Or markets that are based on desire not on need. but thats another

Back to this animation thing. There are a host of modeler/animator
packages out there available for under $1000. Truly, I think this is a
generational thing. These 35-65 year olds are not going to learn
animation or cad. The aberrant few will, but not enough to make a
market. The generation of kids who are now 16-24 are 3D FANATICS. They
are into games in a big way. They learn programming to make games. The
know 3d animation software to goof around with games or creating games.
Its hip and cool and hot and buys them a lot of social priveledge among
their peers. The web abounds with such "hobbyists". 3D websites, and
quick time animations.

Last night I gave a lecture to a bunch of high school art camp students.
I asked how many of you know how to use computers. About 3/4's. How many
are aware of animation programs. a little less but about 3/4's. How many
know how to use animation programs? about 1/2 of the 3/4's. How many
raised their hands out of peer pressure--no way to know exactly. By the
way, they were fascinated with the potential of rapid prototyping. They
buzzed with excitement when viewing my strange rapid prototyped
creatures via slides.

Conclusions: Rp companies should not only develop their own proprietary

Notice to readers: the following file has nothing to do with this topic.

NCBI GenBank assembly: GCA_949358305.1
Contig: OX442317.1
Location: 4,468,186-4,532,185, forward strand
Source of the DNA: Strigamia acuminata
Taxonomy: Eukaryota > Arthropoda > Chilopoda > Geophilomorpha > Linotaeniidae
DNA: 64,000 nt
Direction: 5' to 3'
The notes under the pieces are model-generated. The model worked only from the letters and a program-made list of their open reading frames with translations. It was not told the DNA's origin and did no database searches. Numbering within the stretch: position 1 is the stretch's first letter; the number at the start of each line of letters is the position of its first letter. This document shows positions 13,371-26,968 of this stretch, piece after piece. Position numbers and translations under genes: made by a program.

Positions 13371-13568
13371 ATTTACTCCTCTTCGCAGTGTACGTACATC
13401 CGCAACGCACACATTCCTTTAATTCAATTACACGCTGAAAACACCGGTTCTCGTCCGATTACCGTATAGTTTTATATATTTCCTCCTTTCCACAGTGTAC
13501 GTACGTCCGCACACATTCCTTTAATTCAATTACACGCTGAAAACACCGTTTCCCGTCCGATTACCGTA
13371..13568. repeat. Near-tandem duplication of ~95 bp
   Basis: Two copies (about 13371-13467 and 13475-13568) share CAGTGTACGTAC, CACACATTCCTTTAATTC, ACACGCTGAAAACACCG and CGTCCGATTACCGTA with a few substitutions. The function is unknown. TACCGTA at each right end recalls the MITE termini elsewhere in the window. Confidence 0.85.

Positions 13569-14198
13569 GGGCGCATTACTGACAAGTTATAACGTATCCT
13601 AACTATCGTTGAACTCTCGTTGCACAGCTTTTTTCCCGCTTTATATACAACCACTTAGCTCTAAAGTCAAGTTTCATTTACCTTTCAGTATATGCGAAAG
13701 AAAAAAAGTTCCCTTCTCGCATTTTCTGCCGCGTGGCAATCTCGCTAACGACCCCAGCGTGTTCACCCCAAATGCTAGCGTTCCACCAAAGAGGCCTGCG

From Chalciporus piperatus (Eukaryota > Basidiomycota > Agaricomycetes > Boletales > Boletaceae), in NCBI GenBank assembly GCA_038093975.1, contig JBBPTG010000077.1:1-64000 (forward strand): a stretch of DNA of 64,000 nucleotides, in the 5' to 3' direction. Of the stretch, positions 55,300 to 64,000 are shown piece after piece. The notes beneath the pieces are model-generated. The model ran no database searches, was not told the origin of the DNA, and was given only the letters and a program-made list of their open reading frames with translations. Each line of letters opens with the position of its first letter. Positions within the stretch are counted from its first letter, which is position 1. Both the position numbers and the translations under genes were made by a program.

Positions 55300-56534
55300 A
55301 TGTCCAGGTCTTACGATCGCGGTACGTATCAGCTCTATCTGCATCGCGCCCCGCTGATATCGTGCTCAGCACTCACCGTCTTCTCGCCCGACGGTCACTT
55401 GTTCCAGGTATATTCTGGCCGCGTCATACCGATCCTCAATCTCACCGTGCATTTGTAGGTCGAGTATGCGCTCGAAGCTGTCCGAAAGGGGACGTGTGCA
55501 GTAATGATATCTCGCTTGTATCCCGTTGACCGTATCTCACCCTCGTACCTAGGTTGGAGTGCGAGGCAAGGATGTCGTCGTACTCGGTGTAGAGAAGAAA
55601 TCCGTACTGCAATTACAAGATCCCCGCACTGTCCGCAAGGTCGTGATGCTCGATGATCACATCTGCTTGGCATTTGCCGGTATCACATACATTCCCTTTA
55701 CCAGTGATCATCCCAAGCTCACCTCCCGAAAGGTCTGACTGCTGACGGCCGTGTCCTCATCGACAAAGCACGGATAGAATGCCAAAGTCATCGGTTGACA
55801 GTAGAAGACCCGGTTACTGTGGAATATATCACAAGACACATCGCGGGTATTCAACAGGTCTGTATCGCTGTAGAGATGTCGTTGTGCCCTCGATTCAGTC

software they should make calls to the software companies that sell
animation tools and facilitate the inclusion of stl as a standard in all
the programs. They should provide text for the manuals about stl, what
it is how it works, how to make models with that particular package for
stl output. They should get their PR people placing articles in the New
York Times and all other major newspapers regularly about the marvels
and wonders and news of rapid prototyping. The word has got to get out.
Its really not very diffiicult to get articles done in popular
publications. Perhaps they should even make strategic alliances with
less expensive software package to include a push button, like the print
command, in the menu. Get it in place. They should place rapid
prototyping machinary--used machinary in schools, but for god's sakes
not just the engineering schools. Art schools, high schools,
architecture schools.

Youch, I just got carried away here. Got to get back to work. One more
basic. Want to popularize the RP market. Tell everyone you know about it
and how cool it is. share your experience and the excitement you have
for the future.

Is there any way to measure the concrete demand for rapid prototyping
outside of the community which now uses it? Nope! Can things catch fire
to the extent that it captures the popular imagination and the industry
just takes off! Yup! Tell people this simple formula

What desktop publising was to the '80's
desktop manufacture is to the '90's and beyond!

Why am I so interested in all this. After all, I'm just a sculptor. I
want the technology to become more affordable (to me) and easier. I want
to drop my disks at kinkos and pick up a $35.00 model later in the day!!
(And I want it now--smile)


michael rees
1212 w 8th St. Bldg B #2, 
KC, Mo 64101
816 753 3020 v 816 753 1542 f